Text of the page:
Contracting monkeypox requires 'close, prolonged contact,' Yale infectious diseases expert says
The monkeypox virus typically causes fatigue and flu-like symptoms. But that’s not always the case.
“What we’ve been seeing with our patients and what we’ve been seeing in reports from other patients is that a lot of patients are not presenting with that initial flu-like syndrome,” said Dr. Scott Roberts, associate medical director of infection prevention for Yale Medicine.
“They are presenting with isolated, painful lesions commonly on the genital areas, especially in those who have recently had a sexual encounter with somebody who has had monkeypox.”
Roberts expects an increase in Connecticut cases to spill over from New York, but there’s not much that the general public can do to avoid monkeypox, except avoiding contact with people who may have an unusual rash.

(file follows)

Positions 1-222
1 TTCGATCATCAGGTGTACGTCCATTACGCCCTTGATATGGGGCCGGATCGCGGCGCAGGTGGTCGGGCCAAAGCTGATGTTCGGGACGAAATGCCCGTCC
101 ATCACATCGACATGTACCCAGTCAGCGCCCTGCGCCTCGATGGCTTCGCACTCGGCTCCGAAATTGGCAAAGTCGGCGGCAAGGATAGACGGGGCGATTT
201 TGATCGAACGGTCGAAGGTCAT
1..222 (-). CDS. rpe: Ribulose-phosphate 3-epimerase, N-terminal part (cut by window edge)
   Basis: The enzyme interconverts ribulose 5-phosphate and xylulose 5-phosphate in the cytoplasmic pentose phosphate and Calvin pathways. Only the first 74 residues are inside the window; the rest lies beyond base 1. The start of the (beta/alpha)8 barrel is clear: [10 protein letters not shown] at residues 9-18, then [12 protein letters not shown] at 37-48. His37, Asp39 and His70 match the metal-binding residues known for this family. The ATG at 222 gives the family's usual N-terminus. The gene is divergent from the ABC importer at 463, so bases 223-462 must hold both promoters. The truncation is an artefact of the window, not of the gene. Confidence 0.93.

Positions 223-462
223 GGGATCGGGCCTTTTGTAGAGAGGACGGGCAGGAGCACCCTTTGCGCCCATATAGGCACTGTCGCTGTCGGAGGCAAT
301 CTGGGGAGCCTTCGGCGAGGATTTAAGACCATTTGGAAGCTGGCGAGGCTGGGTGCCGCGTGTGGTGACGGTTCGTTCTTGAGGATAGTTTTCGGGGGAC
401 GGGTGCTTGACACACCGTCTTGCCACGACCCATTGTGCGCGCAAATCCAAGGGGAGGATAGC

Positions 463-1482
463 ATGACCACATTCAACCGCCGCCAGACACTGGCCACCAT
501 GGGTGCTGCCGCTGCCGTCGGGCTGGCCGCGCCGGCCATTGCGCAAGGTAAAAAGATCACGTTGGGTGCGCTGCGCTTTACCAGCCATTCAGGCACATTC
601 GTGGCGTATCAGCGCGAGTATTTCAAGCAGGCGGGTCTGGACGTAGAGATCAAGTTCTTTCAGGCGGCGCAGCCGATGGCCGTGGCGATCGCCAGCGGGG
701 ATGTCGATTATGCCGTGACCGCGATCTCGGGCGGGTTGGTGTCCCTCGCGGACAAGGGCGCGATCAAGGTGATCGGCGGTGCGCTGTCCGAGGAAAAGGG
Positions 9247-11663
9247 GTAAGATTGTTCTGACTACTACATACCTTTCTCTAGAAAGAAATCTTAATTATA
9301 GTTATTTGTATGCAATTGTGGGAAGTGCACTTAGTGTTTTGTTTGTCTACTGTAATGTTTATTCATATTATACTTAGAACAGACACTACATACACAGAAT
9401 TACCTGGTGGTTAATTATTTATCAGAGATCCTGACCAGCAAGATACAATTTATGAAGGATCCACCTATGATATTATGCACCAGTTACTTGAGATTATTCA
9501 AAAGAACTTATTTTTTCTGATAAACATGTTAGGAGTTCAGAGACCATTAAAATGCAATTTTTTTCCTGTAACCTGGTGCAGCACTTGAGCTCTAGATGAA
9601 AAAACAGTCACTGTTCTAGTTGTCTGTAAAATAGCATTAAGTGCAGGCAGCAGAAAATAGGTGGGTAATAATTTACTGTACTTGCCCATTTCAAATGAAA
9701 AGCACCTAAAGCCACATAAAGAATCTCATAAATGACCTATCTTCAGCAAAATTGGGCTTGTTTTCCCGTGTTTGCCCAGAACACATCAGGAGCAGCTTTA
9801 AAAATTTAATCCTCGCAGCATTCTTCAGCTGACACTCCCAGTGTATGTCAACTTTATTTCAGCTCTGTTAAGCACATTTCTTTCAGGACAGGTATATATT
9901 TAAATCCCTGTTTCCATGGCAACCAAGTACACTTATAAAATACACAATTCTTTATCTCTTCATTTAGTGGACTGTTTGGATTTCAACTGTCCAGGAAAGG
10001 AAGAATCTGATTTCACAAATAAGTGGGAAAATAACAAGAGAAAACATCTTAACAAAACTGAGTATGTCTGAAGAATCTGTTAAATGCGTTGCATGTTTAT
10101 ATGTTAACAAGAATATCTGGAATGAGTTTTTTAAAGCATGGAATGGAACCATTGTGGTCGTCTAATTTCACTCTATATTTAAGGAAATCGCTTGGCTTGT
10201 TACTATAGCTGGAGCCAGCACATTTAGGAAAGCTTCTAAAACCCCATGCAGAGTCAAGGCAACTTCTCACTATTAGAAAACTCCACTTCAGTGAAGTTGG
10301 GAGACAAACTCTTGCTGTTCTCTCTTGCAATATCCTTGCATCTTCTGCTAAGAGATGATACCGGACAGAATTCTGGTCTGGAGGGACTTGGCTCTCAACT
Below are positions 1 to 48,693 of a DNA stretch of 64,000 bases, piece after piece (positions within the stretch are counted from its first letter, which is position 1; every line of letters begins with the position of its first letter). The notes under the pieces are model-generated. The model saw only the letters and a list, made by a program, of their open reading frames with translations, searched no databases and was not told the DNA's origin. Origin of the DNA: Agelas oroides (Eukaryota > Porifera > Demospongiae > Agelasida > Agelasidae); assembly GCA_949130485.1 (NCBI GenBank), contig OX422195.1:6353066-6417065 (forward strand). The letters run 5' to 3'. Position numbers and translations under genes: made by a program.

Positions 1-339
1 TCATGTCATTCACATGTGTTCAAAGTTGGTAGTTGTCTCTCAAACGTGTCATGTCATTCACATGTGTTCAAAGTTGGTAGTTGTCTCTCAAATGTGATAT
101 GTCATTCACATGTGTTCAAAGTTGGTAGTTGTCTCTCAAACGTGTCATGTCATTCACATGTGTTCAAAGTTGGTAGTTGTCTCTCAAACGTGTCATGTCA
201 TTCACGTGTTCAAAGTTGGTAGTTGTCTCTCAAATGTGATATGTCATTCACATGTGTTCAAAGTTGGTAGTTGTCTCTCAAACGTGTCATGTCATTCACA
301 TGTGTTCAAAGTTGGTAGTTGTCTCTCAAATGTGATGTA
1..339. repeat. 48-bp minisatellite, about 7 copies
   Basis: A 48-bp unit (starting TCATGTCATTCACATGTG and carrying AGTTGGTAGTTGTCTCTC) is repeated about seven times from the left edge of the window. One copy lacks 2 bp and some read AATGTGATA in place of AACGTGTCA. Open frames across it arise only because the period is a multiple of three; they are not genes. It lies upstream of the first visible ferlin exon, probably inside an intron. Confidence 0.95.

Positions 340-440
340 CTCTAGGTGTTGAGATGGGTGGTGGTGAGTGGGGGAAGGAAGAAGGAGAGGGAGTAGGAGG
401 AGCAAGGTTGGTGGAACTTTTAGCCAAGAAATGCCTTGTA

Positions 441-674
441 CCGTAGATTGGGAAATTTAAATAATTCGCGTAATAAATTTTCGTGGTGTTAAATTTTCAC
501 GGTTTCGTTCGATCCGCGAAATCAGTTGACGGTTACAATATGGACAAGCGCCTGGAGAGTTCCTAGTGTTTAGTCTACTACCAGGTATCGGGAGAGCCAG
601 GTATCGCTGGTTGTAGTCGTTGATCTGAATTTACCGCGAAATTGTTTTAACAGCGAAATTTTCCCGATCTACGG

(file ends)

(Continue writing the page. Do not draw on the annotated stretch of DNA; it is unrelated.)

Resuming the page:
“It’s very, very unlikely to get monkeypox if you pass somebody in the hallway or take an elevator ride with them,” said Roberts. “It really does require that really close, prolonged contact. Or direct contact with an infected skin lesion.”
Monkeypox doesn’t spread the way COVID-19 does. But a study in The Lancet Microbe in June using predictive modeling showed that in the absence of public health intervention to limit its spread in non-endemic countries, 30 cases could cause 118 secondary cases.